On June 3, a California man named Stephen Harmon dismissed the COVID vaccine with this smug tweet (invoking the famous Jay-Z lyric)”
IF YOU’RE HAVING EMAIL PROBLEMS, I FEEL BAD FOR YOU, SON. I GOT 99 PROBLEMS BUT A VAX AIN’T ONE!
Weeks later, he was in the hospital struggling with COVID, fighting for oxygen, and asking his Twitter followers to pray for him. As recently as last Sunday, he still insisted that prayer would get him out of this predicament:
“If you don’t have faith that God can heal me over your stupid ventilator then keep the Hell out of my ICU room, there’s no room in here for fear or lack of faith!”
There’s a Christian argument one could make that God gave us the vaccine… but that didn’t seem to cross his mind.
Harmon didn’t make it. He died earlier this week.
While he quickly became the go-to example this week of someone who rejected the COVID vaccine, only to realize his mistake all too late, his story is especially interesting because Harmon was a member of Hillsong Church and a graduate of Hillsong College. Hillsong is one of the more popular megachurches in the country; its New York affiliate included Justin Bieber in the congregation and its hipster pastor was recently fired over “moral failures.”
The church’s global senior pastor Brian Houston announced Harmon’s death, but even then, it was clear he wasn’t ready to do the responsible thing and tell church members to get their COVID shots. He said in the announcement that “many” staffers at Hillsong were indeed vaccinated and “more will be” in the future, but stopped short of encouraged everyone to get the shots.
In a separate public statement, he said the vaccine was a “personal decision” (implying it wasn’t some kind of moral imperative):
The founder of the multinational Hillsong Church told CNN that Covid-19 vaccines are a “personal decision for each individual to make with the counsel of medical professionals” after a congregant who publicly refused inoculation died of complications from the disease.
“On any medical issue, we strongly encourage those in our church to follow the guidance of their doctors,” Houston said, emphasizing that the church’s focus was on spiritual well-being.
It’s not just a “personal decision,” though! The irresponsibility of those denying the vaccine prolong the pandemic for everybody and risk spreading more deadly variants among the population, including to those who were already vaccinated. It’s a “personal decision” to get a tattoo. It’s a “personal decision” to adopt a child. Getting your COVID vaccine is a decision that affects you and everybody else.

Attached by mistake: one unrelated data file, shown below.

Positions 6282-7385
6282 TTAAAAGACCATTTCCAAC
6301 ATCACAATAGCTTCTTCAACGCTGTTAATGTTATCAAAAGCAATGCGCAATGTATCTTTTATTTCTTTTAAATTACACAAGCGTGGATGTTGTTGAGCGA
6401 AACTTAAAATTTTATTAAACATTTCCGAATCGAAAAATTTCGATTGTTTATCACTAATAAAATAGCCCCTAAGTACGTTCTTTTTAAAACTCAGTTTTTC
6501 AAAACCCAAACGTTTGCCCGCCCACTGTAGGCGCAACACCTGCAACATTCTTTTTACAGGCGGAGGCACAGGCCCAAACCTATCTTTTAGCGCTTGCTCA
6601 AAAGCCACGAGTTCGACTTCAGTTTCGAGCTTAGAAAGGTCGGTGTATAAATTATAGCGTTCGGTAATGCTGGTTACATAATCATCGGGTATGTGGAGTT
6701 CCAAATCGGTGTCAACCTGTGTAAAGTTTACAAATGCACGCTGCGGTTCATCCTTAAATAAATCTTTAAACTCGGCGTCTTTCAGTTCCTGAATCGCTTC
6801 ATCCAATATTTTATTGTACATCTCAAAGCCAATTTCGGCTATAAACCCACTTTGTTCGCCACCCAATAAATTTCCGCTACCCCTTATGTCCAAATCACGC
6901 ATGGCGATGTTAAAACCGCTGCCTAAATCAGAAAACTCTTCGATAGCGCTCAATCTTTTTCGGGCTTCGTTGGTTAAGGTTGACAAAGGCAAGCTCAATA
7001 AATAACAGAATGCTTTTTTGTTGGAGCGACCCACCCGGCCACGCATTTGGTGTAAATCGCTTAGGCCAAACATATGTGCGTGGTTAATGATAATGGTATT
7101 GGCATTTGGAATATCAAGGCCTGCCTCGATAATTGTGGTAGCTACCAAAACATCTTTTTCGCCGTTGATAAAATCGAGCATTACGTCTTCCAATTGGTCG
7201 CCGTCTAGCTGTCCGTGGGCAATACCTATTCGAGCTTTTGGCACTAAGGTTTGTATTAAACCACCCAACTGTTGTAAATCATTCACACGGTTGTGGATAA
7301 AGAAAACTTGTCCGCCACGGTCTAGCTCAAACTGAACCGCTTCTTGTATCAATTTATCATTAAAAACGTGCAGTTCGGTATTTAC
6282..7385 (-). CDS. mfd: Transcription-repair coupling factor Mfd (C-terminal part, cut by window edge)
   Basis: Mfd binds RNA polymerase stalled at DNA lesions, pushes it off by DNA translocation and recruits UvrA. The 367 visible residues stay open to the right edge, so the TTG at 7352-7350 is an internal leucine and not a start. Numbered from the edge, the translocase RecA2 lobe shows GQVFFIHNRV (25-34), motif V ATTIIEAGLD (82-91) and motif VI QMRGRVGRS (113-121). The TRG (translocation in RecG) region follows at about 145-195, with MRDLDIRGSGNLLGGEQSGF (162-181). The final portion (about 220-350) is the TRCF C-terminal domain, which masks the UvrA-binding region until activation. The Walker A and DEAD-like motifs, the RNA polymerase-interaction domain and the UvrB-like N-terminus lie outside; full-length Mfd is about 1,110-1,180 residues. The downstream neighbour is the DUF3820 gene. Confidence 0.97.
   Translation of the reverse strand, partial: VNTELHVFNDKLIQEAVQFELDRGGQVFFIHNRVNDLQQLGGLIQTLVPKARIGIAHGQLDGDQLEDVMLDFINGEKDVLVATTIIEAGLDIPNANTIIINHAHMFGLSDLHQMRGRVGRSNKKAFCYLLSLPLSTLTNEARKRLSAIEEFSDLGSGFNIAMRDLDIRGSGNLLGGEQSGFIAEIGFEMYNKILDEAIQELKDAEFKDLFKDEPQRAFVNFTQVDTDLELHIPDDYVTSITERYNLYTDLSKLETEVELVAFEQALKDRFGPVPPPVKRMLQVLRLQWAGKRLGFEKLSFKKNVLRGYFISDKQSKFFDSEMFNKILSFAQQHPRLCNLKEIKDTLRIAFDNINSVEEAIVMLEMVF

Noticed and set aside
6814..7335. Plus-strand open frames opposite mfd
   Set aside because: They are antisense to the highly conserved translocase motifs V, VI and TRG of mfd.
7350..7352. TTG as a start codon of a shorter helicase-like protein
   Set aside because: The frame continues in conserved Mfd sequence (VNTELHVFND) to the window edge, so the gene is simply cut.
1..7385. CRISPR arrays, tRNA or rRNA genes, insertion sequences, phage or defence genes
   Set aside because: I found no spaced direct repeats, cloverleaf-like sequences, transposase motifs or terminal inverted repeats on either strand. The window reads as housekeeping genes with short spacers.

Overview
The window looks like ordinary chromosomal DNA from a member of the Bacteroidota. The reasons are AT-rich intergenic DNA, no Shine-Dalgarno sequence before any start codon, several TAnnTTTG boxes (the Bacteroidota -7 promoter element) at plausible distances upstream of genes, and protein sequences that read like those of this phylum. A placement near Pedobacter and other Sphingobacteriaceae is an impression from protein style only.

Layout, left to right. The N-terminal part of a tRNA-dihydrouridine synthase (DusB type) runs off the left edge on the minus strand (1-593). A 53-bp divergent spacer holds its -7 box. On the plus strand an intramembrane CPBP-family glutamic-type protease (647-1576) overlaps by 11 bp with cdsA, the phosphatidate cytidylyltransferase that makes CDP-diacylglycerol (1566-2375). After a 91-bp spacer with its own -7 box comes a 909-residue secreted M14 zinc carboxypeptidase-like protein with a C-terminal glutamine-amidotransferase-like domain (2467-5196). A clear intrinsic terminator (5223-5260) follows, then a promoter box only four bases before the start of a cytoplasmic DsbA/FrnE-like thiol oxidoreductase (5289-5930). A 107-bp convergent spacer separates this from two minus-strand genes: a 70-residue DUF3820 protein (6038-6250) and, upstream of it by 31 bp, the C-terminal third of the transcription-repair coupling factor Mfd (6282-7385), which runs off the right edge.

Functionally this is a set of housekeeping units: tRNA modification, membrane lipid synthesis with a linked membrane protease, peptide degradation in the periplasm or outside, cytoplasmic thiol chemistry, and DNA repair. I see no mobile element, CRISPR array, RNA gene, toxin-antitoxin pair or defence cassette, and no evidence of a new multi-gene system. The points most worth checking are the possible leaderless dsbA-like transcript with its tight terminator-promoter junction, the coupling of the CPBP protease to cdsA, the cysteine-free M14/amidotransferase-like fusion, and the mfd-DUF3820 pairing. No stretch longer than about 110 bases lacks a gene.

And that line about following the guidance of individual doctors is a complete abdication of responsibility. All medical professionals worth their schooling have been saying that the vaccines are overwhelmingly safe and necessary; Houston’s comment would only make it less likely that someone would get the shot. Good information is already available. This is no time for people to follow their gut or do Google searches, especially when misinformation is rampant.
A responsible church leader would’ve said Harmon made a “personal decision” and it cost him his life — and possible the lives of others he may have spread the virus to, but as Christians, they have an obligation to help the world, and that’s why it’s so vital that all church members get their vaccination with the exception of those who can’t for medical reasons.
Houston isn’t that leader.
If people won’t get the vaccines for themselves, then do it for Grandma. Or, in a way that Hillsong members might consider, do it for all the children — toddler, newborn and unborn — who are too young to get their shots right now.
Unless they do that, Harmon’s death will only be Hillsong’s latest one instead of the last one.